111. 111. • Pleasingly (moving to modestly) parallel applications of all sorts with roughly independent data or spawning independent simulations • Long tail of science and integration of distributed sensors • Commercial and Science Data analytics that can use MapReduce (some of such apps) or its iterative variants (most other data analytics apps) • Which science applications are using clouds? • Venus-C (Azure in Europe): 27 applications not using Scheduler, Workflow or MapReduce (except roll your own) • 50% of applications on FutureGrid were from Life Science • Locally Lilly corporation is commercial cloud user (for drug discovery) but not IU Biology • But overall very little science use of clouds yet WHAT APPLICATIONS WORK IN CLOUDS 11/26/2014 Course Motivation 111
  112. 112. • “Long tail of science” can be an important usage mode of clouds. • In some areas like particle physics and astronomy, i.e. “big science”, there are just a few major instruments generating now petascale data driving discovery in a coordinated fashion. • In other areas such as genomics and environmental science, there are many “individual” researchers with distributed collection and analysis of data whose total data and processing needs can match the size of big science. • Clouds can provide scaling convenient resources for this important aspect of science. • Can be map only use of MapReduce if different usages naturally linked e.g. exploring docking of multiple chemicals or alignment of multiple DNA sequences • Collecting together (summarizing) multiple “maps” is a Reduction PARALLELISM OVER USERS AND USAGES 11/26/2014 Course Motivation 112
  113. 113. • It is projected that there will be 24-75 billion devices on the Internet by 2020. Most will be small sensors that send streams of information into the cloud where it will be processed and integrated with other streams and turned into knowledge that will help our lives in a multitude of small and big ways. • The cloud will become increasing important as a controller of and resource provider for the Internet of Things. • As well as today’s use for smart phone and gaming console support, “Intelligent River” “smart homes and grid” and “ubiquitous cities” build on this vision and we could expect a growth in cloud supported/controlled robotics. • Some of these “things” will be supporting science • Natural parallelism over “things” • “Things” are distributed and so form a Grid INTERNET OF THINGS AND THE CLOUD 11/26/2014 Course Motivation 113
  114. 114. • We will look at several streaming examples later but most of the use cases involve this. Streaming can be seen in many ways • There are devices – The Internet of Things and various MEMS in smartphones • There are people tweeting or logging in to the cloud to search. These interactions are streaming • Apache Storm is critical software here to gather and integrate multiple erratic streams • Also important algorithm challenges to update quickly analyses with streamed data STREAMING CATEGORY 11/26/2014 Course Motivation 114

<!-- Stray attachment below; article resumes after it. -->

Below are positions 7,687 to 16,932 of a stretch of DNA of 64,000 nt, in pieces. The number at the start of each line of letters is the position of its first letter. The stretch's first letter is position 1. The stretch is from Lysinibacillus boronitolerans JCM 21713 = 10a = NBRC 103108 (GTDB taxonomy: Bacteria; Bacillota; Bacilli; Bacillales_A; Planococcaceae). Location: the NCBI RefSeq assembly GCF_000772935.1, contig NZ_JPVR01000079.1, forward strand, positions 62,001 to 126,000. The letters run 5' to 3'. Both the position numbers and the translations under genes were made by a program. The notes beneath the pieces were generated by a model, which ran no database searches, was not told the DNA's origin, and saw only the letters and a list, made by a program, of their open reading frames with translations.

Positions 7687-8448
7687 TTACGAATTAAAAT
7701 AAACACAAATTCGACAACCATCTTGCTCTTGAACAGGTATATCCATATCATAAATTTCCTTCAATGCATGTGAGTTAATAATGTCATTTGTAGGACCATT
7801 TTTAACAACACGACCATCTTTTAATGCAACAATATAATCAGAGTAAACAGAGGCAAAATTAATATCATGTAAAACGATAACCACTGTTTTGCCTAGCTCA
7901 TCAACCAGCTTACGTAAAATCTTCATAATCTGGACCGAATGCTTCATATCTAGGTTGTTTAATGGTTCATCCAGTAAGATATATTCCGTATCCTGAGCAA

115. 115. 11/26/2014115 HOME DEVICES Course Motivation
  116. 116. 11/26/2014116 SENSORS (THINGS) AS A SERVICE Course Motivation Sensors as a Service Sensor Processing as a Service (could use MapReduce) A larger sensor ……… Output Sensor Open Source Sensor (IoT) Cloud
  117. 117. 11/26/2014117 Course Motivation Meeker/Wu May 29 2013 Internet Trends D11 Conference
  118. 118. 11/26/2014118 Course Motivation Meeker/Wu May 29 2013 Internet Trends D11 Conference
  119. 119. 11/26/2014119 Course Motivation Meeker/Wu May 29 2013 Internet Trends D11 Conference
  120. 120. Course Motivation Software Ecosystems PARALLEL COMPUTING AND MAPREDUCE 11/26/2014120
  121. 121. 11/26/2014121 Course Motivation
  122. 122. There are a lot of Big Data and HPC Software systems Challenge! Manage environment offering these different components 11/26/2014122 Course Motivation
  123. 123. • We don’t need 266 software packages so can choose e.g. • Workflow: IPython, Pegasus or Kepler (replaced by tools like Tez?) • Data Analytics: Mahout, R, ImageJ, Scalapack • High level Programming: Hive, Pig • Parallel Programming model: Hadoop, Spark, Giraph (Twister4Azure, Harp), MPI; Storm, Kapfka or RabbitMQ (Sensors) • In-memory: Memcached • Data Management: Hbase, MongoDB, MySQL or Derby • Distributed Coordination: Zookeeper • Cluster Management: Yarn, Slurm • File Systems: HDFS, Lustre • DevOps: Cloudmesh, Chef, Puppet, Docker, Cobbler • IaaS: Amazon, Azure, OpenStack, Libcloud • Monitoring: Inca, Ganglia, Nagios MAYBE A BIG DATA INITIATIVE WOULD INCLUDE 11/26/2014 Course Motivation 123